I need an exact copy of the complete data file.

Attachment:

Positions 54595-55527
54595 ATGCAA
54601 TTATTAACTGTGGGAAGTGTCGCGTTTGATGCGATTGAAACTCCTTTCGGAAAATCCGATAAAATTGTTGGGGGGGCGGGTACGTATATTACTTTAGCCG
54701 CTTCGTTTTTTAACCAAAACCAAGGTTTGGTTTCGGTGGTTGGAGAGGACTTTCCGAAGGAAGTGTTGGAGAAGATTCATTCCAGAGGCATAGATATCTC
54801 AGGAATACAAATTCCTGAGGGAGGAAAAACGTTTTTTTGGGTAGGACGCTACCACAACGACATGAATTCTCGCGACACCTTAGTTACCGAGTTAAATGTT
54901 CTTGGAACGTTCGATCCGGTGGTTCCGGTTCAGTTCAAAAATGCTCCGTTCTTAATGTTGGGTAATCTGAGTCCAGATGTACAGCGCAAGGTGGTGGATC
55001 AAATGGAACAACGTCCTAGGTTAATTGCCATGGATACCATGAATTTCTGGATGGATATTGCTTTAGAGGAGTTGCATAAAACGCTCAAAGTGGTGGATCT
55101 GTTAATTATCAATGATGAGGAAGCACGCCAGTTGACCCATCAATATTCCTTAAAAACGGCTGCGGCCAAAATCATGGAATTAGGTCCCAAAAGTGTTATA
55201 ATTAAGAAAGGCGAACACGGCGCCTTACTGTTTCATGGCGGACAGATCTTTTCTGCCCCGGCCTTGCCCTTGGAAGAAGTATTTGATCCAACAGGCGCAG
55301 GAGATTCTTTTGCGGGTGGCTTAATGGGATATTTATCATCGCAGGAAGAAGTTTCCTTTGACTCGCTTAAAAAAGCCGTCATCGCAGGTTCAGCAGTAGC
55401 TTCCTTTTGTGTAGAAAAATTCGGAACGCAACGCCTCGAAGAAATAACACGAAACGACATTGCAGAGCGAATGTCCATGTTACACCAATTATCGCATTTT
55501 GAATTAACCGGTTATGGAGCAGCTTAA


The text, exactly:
Positions 54595-55527
54595 ATGCAA
54601 TTATTAACTGTGGGAAGTGTCGCGTTTGATGCGATTGAAACTCCTTTCGGAAAATCCGATAAAATTGTTGGGGGGGCGGGTACGTATATTACTTTAGCCG
54701 CTTCGTTTTTTAACCAAAACCAAGGTTTGGTTTCGGTGGTTGGAGAGGACTTTCCGAAGGAAGTGTTGGAGAAGATTCATTCCAGAGGCATAGATATCTC
54801 AGGAATACAAATTCCTGAGGGAGGAAAAACGTTTTTTTGGGTAGGACGCTACCACAACGACATGAATTCTCGCGACACCTTAGTTACCGAGTTAAATGTT
54901 CTTGGAACGTTCGATCCGGTGGTTCCGGTTCAGTTCAAAAATGCTCCGTTCTTAATGTTGGGTAATCTGAGTCCAGATGTACAGCGCAAGGTGGTGGATC
55001 AAATGGAACAACGTCCTAGGTTAATTGCCATGGATACCATGAATTTCTGGATGGATATTGCTTTAGAGGAGTTGCATAAAACGCTCAAAGTGGTGGATCT
55101 GTTAATTATCAATGATGAGGAAGCACGCCAGTTGACCCATCAATATTCCTTAAAAACGGCTGCGGCCAAAATCATGGAATTAGGTCCCAAAAGTGTTATA
55201 ATTAAGAAAGGCGAACACGGCGCCTTACTGTTTCATGGCGGACAGATCTTTTCTGCCCCGGCCTTGCCCTTGGAAGAAGTATTTGATCCAACAGGCGCAG
55301 GAGATTCTTTTGCGGGTGGCTTAATGGGATATTTATCATCGCAGGAAGAAGTTTCCTTTGACTCGCTTAAAAAAGCCGTCATCGCAGGTTCAGCAGTAGC
55401 TTCCTTTTGTGTAGAAAAATTCGGAACGCAACGCCTCGAAGAAATAACACGAAACGACATTGCAGAGCGAATGTCCATGTTACACCAATTATCGCATTTT
55501 GAATTAACCGGTTATGGAGCAGCTTAA